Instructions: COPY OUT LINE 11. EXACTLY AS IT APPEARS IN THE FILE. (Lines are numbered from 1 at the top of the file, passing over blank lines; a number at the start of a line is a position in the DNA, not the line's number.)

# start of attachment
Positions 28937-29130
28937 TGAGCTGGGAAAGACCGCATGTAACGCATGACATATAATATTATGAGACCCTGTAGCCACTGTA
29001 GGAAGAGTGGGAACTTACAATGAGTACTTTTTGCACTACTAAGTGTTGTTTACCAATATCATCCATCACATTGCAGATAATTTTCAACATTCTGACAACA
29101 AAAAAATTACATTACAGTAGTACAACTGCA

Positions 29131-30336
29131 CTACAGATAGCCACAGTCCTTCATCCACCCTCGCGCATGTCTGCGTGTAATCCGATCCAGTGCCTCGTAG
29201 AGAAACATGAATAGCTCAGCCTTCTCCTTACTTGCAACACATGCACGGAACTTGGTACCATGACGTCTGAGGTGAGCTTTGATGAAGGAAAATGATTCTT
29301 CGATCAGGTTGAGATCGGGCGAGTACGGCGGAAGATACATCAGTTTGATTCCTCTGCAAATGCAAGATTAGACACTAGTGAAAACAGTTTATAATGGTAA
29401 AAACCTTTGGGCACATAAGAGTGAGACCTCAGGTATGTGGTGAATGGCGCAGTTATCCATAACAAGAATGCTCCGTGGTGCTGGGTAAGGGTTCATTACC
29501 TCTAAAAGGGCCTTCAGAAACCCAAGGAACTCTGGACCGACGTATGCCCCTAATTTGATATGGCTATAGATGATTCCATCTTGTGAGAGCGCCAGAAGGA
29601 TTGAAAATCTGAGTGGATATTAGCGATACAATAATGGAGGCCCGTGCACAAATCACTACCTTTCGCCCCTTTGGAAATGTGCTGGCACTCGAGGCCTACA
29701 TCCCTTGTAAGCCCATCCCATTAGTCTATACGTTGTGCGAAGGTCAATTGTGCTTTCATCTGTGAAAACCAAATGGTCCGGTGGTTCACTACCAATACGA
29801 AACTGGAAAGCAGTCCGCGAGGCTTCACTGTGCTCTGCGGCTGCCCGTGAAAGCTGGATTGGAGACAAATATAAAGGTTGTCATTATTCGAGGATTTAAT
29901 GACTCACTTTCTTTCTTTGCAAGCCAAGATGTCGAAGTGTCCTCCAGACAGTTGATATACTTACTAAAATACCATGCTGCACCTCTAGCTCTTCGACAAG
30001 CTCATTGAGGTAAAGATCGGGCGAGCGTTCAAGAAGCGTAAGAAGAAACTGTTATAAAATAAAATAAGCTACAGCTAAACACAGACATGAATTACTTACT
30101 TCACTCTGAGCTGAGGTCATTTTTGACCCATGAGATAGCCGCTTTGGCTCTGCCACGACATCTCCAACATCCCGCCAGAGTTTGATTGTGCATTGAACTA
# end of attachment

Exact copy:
29601 TTGAAAATCTGAGTGGATATTAGCGATACAATAATGGAGGCCCGTGCACAAATCACTACCTTTCGCCCCTTTGGAAATGTGCTGGCACTCGAGGCCTACA